Many health insurers say that they have suffered huge losses on the sale of individual health coverage under Affordable Care Act rules since 2014.

Those insurers say they need to cut benefits and raise prices sharply, as soon as possible, or reduce or eliminate sales of individual coverage.

Related: 3 ways Aetna just shook the ACA’s foundations

Regulators at the Centers for Consumer Information & Insurance Oversight, the federal agency directly responsible for running ACA programs that affect commercial health insurance, still think at least some proposed increases are unreasonable.

Related: Insurer sues Connecticut regulators over 2017 rate cut ruling

Samara Lorenz, director of the CCIIO oversight group, talks about how an issuer has to tell the public about its unreasonable health insurance rate increases in a new bulletin posted on the Web.

CCIIO is part the Centers for Medicare & Medicaid Services, which in turn is part of the U.S. Department of Health and Human Services.

The ACA requires each state to set up an effective health insurance rate review program or else let federal regulators handle rate reviews.

Some states let insurance regulators reject or change rate increase proposals.

The ACA does not give rate review programs that authority. All the programs can do is publicize which issuers have implemented increases that appear to be unreasonable.

Federal regulations now require rate reviewers to check all proposed annual increases over 10 percent for reasonableness. Regulators only have to look to see whether proposed rates are too high to be reasonable; regulators do not have to check to see whether proposed rates are too low to be sustainable.

In some cases, CCIIO have asked rate reviewers to follow policies based on the assumption that complicated ACA rules and programs would work as expected. Just a year ago, for example, CCIIO officials were still telling insurance regulators to assume that an ACA risk corridors program, which was supposed to shift cash from thriving ACA exchange issuers to struggling issuers, would make good on its obligations to the struggling issuers. A week later, CCIIO told regulators the program could pay only 13 cents on the dollar.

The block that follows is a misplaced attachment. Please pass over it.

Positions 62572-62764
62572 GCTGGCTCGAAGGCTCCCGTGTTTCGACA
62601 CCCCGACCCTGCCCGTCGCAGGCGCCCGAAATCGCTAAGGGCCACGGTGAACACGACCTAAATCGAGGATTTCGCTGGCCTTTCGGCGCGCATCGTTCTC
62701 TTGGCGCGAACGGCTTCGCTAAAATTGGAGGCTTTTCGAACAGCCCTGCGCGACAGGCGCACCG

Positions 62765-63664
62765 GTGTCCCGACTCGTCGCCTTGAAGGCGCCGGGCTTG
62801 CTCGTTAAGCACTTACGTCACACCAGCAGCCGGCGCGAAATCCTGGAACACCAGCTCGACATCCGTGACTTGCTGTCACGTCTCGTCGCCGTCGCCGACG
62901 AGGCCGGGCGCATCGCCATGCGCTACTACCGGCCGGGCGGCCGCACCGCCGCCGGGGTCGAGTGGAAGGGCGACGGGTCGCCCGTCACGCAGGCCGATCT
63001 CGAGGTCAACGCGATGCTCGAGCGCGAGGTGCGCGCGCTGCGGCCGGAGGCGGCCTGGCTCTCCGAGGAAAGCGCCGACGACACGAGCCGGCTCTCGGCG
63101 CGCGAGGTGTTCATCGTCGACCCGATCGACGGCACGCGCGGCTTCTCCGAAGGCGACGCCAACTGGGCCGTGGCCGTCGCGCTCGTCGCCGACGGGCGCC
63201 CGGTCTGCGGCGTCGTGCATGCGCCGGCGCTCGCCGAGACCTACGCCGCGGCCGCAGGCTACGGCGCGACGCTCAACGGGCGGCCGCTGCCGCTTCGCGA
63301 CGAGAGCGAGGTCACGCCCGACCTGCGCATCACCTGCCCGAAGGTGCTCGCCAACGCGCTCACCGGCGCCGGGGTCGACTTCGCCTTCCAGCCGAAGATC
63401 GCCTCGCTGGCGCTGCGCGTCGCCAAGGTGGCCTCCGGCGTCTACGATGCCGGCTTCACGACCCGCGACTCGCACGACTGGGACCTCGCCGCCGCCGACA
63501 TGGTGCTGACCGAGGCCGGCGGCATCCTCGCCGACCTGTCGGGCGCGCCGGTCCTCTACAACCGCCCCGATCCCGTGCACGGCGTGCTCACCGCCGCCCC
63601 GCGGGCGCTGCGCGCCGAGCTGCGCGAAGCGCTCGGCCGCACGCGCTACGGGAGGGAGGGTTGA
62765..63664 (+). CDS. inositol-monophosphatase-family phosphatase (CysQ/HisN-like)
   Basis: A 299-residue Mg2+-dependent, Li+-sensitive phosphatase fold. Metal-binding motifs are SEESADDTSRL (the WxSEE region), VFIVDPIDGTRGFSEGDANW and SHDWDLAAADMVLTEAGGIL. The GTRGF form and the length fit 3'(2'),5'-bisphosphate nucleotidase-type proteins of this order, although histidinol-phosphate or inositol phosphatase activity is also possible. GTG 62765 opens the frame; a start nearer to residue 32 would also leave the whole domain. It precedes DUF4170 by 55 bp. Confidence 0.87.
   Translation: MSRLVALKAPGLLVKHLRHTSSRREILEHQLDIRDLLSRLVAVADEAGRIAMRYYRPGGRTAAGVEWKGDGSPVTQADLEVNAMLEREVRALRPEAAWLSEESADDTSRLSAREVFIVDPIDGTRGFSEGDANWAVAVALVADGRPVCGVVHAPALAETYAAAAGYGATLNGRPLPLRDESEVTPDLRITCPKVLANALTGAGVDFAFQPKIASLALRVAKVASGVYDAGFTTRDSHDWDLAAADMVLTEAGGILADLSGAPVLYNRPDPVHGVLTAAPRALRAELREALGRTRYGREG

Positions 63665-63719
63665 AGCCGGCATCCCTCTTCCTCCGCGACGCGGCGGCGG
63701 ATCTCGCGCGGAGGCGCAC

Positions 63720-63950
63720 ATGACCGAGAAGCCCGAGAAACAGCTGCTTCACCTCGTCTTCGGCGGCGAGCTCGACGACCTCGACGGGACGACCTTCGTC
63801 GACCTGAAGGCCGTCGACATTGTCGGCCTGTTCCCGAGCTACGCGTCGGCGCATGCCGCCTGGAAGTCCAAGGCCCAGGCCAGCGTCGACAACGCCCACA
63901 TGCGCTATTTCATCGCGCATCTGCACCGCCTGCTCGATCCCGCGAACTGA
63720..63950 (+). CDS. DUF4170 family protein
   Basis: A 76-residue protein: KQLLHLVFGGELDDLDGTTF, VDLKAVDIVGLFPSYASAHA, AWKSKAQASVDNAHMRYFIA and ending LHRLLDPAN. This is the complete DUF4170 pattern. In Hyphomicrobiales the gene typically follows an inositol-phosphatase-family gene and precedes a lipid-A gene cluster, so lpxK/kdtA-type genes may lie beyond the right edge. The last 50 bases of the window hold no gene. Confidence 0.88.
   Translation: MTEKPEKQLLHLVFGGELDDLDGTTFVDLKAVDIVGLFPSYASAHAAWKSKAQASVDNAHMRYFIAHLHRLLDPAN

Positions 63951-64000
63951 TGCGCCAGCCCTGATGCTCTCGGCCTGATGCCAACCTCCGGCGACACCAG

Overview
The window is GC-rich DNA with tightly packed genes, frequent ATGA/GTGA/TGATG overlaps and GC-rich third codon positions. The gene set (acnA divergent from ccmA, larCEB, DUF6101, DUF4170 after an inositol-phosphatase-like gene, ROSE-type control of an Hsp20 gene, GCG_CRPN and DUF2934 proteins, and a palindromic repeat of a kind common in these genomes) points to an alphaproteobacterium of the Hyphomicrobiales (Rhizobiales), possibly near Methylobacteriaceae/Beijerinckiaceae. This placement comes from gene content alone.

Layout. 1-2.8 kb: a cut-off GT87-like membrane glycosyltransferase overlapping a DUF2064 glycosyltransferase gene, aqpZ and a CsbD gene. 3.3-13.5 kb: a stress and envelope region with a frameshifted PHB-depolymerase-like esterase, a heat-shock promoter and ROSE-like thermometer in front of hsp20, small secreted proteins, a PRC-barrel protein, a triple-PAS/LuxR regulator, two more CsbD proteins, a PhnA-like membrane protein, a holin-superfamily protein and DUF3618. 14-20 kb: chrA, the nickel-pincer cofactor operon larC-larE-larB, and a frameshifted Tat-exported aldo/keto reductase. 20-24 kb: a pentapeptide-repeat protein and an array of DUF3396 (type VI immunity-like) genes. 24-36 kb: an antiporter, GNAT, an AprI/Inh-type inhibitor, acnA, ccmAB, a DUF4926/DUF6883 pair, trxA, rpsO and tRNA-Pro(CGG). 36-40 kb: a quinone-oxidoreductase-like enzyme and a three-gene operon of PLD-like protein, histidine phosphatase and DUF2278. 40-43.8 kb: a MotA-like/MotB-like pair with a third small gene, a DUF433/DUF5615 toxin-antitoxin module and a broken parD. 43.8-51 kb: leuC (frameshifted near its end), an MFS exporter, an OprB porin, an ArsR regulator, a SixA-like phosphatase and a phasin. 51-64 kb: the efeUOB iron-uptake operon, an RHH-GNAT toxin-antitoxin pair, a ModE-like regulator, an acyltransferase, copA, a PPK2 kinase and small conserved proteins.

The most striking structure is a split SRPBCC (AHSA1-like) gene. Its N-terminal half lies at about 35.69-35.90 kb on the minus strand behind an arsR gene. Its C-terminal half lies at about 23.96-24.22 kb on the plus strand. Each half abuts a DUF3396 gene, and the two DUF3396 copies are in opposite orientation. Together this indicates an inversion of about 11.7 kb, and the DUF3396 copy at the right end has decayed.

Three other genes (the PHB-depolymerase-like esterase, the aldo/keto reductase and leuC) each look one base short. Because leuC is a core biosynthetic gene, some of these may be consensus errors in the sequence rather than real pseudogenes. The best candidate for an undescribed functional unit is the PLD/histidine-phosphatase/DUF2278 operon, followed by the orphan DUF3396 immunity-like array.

CCIIO is still applying the ACA requirements for telling the public if regulators believe the premiums a health coverage issuer is charging are unreasonable.

For three peeks at the unreasonableness information posting requirements in the new CCIIO bulletin, read on:

The health rate unreasonableness information has to show up on the front door to the issuer's digital home. (Photo: Thinkstock)

The health rate unreasonableness information has to show up on the front door to the issuer’s digital home. (Photo: Thinkstock)

1. The issuer has to put an obvious link to the unreasonableness information on its home page.

Affordable Care Act rate review regulations set by the Health and Human Services secretary require a health coverage issuer to warn the public about use of unreasonable rates within 10 business days of implementing the increase, or 10 business days after the rate reviewers make their final determination, Lorenz writes.

The issuer then has to send a final justification of its unreasonable rates to the Centers for Medicare & Medicaid Services, Lorenz says.

The issuer also must “prominently post on its Web site” information about the increase, Lorenz says.

“Prominently post” means that the information “can be viewed on the issuer’s public web site through a clearly identifiable link or tab located on the home page, without requiring an individual to create or access an account or enter a policy number,” Lorenz says.

A consumer must be able to tell, just by looking at the link or tab, that the unreasonableness information applies to a specific product in a specific market and year, Lorenz says.

Related: HHS: PPACA rate review system is working 

Issuers may want to make the unreasonableness information as skinny as possible. CMS wants to see issuers flesh out the information. (Image: Thinkstock)

Issuers may want to make the unreasonableness information as skinny as possible. The Centers for Medicare & Medicaid Services wants to see issuers flesh it out. (Image: Thinkstock)

2. The unreasonableness information has to have some meat to it.

The unreasonableness information link on the home page must lead to a page that gives the rate reviewers’ explanation of why they believe the issuer’s rates are unreasonable.

The page must also provide a copy of the issuer’s final justification of the rates.

“The final justification should not simply restate the rationale that was included in the rate filing,” Lorenz writes. “Rather, the final justification should include a thorough explanation and analysis of the issuer’s decision to implement a rate increase determined to be unreasonable.”

The issuer should include responses to the rate reviewers’ concerns, Lorenz says.

Related: Patients are still playing games with Obamacare 

The rate unreasonableness information has to be accessible for years. (Image: Thinkstock)

Regulators want consumers to be able to see that an issuer imposed what regulators see as an unreasonable rate increase for years. (Image: Thinkstock)

3. The unreasonableness information has to be available to the public for at least three years.

An issuer might prefer to see the unreasonableness information pass into oblivion quickly.

Lorenz says an issuer has to keep the information available to the public on its website for at least three years. 

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